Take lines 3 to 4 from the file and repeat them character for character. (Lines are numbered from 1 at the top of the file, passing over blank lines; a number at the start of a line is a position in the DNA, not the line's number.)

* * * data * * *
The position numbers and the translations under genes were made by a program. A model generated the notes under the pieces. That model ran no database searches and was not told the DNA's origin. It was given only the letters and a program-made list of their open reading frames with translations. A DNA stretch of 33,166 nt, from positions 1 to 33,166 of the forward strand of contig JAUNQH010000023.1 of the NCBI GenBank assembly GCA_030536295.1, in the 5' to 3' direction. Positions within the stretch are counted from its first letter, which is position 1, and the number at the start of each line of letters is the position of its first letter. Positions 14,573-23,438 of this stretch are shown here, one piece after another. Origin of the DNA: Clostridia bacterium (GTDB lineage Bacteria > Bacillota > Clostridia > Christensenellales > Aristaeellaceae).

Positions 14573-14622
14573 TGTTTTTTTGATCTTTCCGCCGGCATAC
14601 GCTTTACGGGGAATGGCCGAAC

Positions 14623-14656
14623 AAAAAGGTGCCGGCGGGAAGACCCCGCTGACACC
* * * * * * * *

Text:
14573 TGTTTTTTTGATCTTTCCGCCGGCATAC
14601 GCTTTACGGGGAATGGCCGAAC